We are pleased to jointly present a three part medical education webinar series with the Sudden Arrhythmia Death Syndromes (SADS) Foundation. The series is designed to educate genetic counselors, physicians, and other healthcare providers about the care of families with inherited arrhythmias and implications for genetic testing.

In this second webinar, Michael J. Ackerman, M.D., Ph.D. presents the latest diagnostic and therapeutic approaches to long QT syndrome. 

Dr. Ackerman is the Windland Smith Rice Cardiovascular Genomics Research Professor and Professor of Medicine, Pediatrics, and Pharmacology at the Mayo Clinic in Rochester, Minnesota. He is a consultant in cardiovascular diseases and pediatric cardiology and serves as Director of Mayo Clinic’s Long QT Syndrome/Genetic Heart Rhythm Clinic and the Windland Smith Rice Sudden Death Genomics Laboratory.

Dr. Ackerman strives to fulfill the two-fold objective of medical education and biomedical research, as stated by Dr. Charles H. Mayo, “to heal the sick and to advance the science.”

 

Topic: Cardiology
Tags: LQTS

Latest Diagnostic and Treatment Strategies for ARVD/ARVC

Hugh Calkins, MD and Brittany Murray, CGC
November 22, 2016
Series: Invitae Insights
View Recording

We are pleased to jointly present a three part medical education webinar series with the Sudden Arrhythmia Death Syndromes (SADS) Foundation. The series is designed to educate genetic counselors, physicians, and other healthcare providers about the care of families with inherited arrhythmias and implications for genetic testing.

In this first webinar, Hugh Calkins, M.D. and Brittney Murray, M.S., CGC, both of The Johns Hopkins Hospital, discuss the latest diagnostic and treatment strategies for arrhythmogenic right ventricular dysplasia/cardiomyopathy.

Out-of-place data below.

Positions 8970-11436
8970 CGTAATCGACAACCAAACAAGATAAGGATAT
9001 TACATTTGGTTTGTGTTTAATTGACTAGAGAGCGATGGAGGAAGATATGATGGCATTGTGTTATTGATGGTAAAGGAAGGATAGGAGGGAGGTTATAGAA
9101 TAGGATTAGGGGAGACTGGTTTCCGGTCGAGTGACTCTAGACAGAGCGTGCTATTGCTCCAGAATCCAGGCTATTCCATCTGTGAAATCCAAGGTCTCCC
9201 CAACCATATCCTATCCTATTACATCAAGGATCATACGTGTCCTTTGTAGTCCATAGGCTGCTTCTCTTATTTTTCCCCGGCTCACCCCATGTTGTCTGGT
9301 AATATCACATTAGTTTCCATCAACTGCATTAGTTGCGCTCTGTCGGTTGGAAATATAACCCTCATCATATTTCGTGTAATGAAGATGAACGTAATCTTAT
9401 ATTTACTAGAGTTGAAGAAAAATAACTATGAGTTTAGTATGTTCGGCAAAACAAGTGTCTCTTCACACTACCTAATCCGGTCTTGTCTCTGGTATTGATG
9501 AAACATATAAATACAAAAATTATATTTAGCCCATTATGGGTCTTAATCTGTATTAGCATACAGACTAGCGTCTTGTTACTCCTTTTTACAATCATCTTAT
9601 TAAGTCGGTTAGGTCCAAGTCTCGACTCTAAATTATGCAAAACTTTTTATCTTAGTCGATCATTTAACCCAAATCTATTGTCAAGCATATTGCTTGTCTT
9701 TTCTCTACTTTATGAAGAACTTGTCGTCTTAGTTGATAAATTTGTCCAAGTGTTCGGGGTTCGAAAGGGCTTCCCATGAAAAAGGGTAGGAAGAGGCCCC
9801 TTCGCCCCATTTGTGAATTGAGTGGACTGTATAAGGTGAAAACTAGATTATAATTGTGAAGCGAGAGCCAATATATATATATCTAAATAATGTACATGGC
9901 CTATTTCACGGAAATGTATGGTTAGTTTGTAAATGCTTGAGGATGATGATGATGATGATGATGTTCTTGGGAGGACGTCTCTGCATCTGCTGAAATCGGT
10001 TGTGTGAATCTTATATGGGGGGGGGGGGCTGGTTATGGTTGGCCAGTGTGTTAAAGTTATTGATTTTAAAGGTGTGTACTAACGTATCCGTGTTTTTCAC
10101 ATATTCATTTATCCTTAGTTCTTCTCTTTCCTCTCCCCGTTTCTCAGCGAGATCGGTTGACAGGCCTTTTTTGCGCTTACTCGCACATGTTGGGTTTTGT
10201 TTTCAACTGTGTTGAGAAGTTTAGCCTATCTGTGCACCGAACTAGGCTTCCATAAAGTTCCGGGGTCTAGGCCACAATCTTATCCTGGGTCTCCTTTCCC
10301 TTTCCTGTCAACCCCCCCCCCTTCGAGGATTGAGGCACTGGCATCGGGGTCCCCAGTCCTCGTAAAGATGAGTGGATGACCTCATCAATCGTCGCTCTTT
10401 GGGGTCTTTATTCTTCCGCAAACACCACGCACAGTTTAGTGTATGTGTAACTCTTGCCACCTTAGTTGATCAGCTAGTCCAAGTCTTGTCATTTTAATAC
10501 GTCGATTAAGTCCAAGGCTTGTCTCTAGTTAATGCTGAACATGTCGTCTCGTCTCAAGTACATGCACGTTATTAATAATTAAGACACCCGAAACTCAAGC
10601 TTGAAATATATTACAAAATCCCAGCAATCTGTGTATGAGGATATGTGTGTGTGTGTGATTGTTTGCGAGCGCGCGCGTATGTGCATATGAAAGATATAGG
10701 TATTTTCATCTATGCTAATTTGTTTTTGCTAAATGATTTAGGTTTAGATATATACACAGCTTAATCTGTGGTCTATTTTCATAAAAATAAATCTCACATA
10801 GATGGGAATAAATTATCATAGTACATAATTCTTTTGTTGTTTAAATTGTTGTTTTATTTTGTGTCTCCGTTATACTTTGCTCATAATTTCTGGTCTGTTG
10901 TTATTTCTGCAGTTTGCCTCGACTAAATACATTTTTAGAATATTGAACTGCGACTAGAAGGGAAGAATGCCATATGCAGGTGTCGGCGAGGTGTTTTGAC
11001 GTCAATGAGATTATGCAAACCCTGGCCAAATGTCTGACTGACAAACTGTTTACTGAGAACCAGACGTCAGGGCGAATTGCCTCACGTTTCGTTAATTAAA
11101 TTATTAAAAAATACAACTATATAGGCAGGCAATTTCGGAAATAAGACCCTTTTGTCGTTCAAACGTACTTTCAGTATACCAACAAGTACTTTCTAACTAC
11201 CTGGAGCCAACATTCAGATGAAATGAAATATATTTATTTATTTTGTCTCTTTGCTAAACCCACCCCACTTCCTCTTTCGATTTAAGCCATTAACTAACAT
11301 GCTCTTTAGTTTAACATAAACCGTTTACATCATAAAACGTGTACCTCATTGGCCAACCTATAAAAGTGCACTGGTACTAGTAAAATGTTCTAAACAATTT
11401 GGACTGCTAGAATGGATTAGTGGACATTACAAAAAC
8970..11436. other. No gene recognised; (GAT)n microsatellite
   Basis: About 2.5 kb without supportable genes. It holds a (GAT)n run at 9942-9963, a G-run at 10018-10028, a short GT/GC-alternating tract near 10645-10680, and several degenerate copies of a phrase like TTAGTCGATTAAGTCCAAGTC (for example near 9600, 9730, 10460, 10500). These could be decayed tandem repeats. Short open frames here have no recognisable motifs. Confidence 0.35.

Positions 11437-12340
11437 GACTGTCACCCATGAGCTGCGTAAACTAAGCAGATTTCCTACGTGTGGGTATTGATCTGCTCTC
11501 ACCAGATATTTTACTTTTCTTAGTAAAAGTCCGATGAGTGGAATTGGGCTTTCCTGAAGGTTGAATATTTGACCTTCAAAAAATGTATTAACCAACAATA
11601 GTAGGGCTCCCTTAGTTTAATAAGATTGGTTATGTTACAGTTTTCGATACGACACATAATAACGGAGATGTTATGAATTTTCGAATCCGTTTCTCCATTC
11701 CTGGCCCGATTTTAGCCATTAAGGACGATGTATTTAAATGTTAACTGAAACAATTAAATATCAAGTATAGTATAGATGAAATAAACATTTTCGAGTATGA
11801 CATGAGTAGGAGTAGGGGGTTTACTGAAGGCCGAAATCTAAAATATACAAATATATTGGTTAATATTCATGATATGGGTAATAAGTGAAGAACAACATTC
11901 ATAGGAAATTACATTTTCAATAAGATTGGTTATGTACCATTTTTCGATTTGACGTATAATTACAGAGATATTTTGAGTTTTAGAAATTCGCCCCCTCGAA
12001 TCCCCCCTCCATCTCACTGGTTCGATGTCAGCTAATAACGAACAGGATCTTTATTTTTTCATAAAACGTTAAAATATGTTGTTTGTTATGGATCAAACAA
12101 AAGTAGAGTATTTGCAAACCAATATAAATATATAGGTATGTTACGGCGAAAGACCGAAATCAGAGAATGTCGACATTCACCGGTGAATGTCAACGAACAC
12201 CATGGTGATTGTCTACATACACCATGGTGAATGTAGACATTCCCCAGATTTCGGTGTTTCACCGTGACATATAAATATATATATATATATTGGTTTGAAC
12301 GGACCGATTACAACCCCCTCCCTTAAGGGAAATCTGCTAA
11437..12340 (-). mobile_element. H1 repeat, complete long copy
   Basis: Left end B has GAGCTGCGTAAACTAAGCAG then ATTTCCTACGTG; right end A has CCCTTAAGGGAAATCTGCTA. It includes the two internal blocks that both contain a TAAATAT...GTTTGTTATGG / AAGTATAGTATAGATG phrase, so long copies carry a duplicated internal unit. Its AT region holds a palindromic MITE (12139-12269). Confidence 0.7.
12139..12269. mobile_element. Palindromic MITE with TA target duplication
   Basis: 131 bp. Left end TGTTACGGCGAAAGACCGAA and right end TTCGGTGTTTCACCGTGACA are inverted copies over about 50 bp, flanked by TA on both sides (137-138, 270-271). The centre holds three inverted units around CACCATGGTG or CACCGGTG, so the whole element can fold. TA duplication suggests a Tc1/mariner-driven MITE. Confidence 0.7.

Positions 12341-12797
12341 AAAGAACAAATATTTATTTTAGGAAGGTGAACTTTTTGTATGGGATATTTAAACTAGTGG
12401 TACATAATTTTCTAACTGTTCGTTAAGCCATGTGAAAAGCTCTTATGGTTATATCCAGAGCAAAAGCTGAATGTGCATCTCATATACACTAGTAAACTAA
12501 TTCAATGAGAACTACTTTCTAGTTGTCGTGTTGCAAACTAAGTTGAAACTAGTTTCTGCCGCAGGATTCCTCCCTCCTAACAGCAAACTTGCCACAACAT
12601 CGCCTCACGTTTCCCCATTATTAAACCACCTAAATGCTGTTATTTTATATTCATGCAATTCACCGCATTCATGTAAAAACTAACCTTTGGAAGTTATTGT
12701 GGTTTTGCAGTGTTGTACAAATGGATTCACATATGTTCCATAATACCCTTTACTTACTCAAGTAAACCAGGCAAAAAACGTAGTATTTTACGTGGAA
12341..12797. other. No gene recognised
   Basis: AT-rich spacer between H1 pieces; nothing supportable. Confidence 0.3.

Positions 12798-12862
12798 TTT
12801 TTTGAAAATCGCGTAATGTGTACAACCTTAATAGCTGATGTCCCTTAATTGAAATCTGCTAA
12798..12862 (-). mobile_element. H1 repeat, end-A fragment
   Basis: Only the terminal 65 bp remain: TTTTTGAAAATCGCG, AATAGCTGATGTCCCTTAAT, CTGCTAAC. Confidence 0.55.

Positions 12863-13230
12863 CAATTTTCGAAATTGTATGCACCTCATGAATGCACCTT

Dr. Calkins is the Nicholas J. Fortuin M.D. professor of cardiology and director of the electrophysiology laboratory and arrhythmia service at The Johns Hopkins Hospital.

Ms. Murray is the clinical genetic counselor/program coordinator of the Johns Hopkins Hospital ARVD/C program.

Topic: Cardiology
Tags: ARVD, ARVC

Diagnosis and management of hypertrophic cardiomyopathy

Dr. Christopher Semsarian, Director, Genetic Heart Disease and Hypertrophic Cardiomyopathy Clinic at Royal Prince Alfred Hospital, Sydney; Director, Australian Genetic Heart Disease Registry
May 18, 2015
Series: Invitae Insights
View Recording

Hypertrophic cardiomyopathy (HCM) is one of the most common single-gene inherited cardiovascular conditions and the most common cause of sudden cardiac death in athletes in the United States. It can present anytime from infancy through adulthood.

Defined by unexplained, abnormal thickening of the heart muscle, or myocardium, HCM can impair both how the heart contracts and the heart’s electrical system, leading to palpitations, dizziness, fainting, chest pain, shortness of breath, and, in some cases, sudden cardiac arrest or death.

Individuals with clinical symptoms of HCM may benefit from diagnostic genetic testing to better understand risks, confirm a diagnosis, and inform management. Asymptomatic individuals within a family with a known HCM mutation may also benefit, as testing may clarify their personal risk of developing HCM and allow for the consideration of medical management.

In this webinar, internationally renowned cardiologist and scientist Dr. Christopher Semsarian offers an overview of the diagnosis and management of HCM from a molecular, genetic, and clinical perspective, and discusses published HCM guidelines.

Topic: Cardiology